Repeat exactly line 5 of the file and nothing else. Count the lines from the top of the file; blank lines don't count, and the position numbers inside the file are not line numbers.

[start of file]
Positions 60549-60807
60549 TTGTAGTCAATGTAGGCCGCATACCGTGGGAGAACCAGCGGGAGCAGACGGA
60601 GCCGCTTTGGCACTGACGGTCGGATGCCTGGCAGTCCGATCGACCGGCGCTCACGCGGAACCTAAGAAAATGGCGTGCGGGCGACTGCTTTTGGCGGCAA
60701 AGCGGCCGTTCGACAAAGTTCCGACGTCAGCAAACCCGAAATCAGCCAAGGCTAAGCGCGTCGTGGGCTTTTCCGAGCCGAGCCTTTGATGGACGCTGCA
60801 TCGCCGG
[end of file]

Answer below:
60801 TCGCCGG